The Avantguard's AI models.
SILMO 2023 was a kaleidoscope of colour and light that featured sustainability and the future as key components, while not losing sight of the current trends in fashion and style.
Alan Saks was among the 31,000 visitors to scope it out.
SILMO 2023 Paris kicked off in late September over four days, with a great turnout from industry and delegates.
A remarkably broad spectrum of 929 exhibitors filled a massive 75,000m2 of exhibition space, attended by over 31,000 visitors, including almost 16,000 from overseas, representing 46 countries.
Exhibitors and delegates were busy from start to finish, with some exhibitors already happy with interest on day one, which was somewhat quieter than Saturday and Sunday, where there were still queues of arrivals late into the afternoon.
To truly appreciate the scale of SILMO, you simply have to attend. It’s well worthwhile, not just as a buying opportunity of spectacle frames (and instruments), but also to be exposed to the latest trends and technology and hear some interesting talks.
FOCUS ON SUSTAINABILITY
Wandering the halls of SILMO, it was very clear that sustainability is a major issue these days. There was a massive focus on corporate social and environmental responsibility (CSR). Many companies offered frames made from recycled materials, sometimes from different types of base material including recycled nylon and more traditional acetate recycling.
Several companies collect machined bits of metal and acetate used in manufacture and recycle these. One uses ‘friction welding’ of different pieces of acetate to create laminated sheets of acetate, avoiding the use of traditional methods that utilise volatile organic compounds like acetone. Some use bean and seed extracts and other natural sources of cellulose-derived biomaterials.
Sustainability dovetailed nicely with another prominent feature of SILMO 2023 – 3D frame printing. Many companies now offer 3D printed frames – often with recycled materials and biomaterials as a more sustainable feature.
Materialise is an example of one such company, not just active in spectacle frames but with global reach in various facets of healthcare, including cardiovascular and orthopaedics. It acts as service. Clients can choose from a variety of more sustainable and low environmental impact materials – including Polyamide 11, derived from castor beans – with manufacturing techniques touting biosourced materials, recycled materials, and metals ranging right up to titanium.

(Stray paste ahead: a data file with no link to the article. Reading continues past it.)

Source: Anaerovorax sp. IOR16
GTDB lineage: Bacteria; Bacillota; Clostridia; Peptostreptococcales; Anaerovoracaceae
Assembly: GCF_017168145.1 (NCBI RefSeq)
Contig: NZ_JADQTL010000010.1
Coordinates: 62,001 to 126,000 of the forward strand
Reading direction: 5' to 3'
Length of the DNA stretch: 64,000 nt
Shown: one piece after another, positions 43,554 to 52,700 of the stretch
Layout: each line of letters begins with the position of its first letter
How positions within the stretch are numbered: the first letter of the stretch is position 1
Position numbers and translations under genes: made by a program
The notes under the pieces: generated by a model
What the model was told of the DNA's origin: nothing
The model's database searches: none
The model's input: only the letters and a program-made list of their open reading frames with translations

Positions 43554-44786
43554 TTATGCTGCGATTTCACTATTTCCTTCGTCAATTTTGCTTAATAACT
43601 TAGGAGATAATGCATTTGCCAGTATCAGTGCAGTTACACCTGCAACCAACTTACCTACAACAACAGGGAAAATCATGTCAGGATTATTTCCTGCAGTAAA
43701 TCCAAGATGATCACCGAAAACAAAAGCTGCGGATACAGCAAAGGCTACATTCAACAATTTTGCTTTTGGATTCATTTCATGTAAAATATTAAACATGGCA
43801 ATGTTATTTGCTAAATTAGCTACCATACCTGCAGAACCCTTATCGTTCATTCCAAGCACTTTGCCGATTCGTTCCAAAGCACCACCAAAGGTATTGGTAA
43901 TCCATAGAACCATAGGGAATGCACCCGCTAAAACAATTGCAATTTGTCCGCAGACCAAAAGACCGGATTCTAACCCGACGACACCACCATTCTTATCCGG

Fine-tuned 3D printing manufacture eliminates or reduces stock waste.
Our carbon footprint can be reduced by printing locally, reducing shipping and warehousing needs, so this type of technology offers a good global solution. It’s therefore relevant to Australian/New Zealand manufacture, while also being scalable for our smaller markets.
Such technological evolution helps build a sustainable business aligning people, the planet, and profit.
Machines and towers that perform facial, optical, and frame measurements were also on display as were ‘virtual try-on’ systems that enable people to visualise frames on their face virtually, with impressive results. This technology can be used in-office and remotely.
Smart eyewear and virtual reality were other emerging trends to keep an eye on in the future.
Niels Overeem with his Aussie-themed T-shirt at the Rolf display.
AUSSIE RULES AND EUROPEAN ENTHUSIASTS
Dr Francesca Ferro, director of sales for OVVO optics, supplied in Australia by Aaron’s Eyewear, explained how OVVO has used aerospace technologies – creating a material from a combination of titanium and stainless steel and incorporating key design principles such as quality, longevity, robustness, and extreme flexibility. One of the OVVO display stands features a frame suspending a 20kg weight to demonstrate its extreme flexibility and robustness. All the frame components are easily disassembled and can be adjusted, with a unique hinge design as well as a variety of different nose pad options and frame styles. Dr Ferro also showed several stylish carbon fibre frames as well as superfine wood laminates, which were outstanding.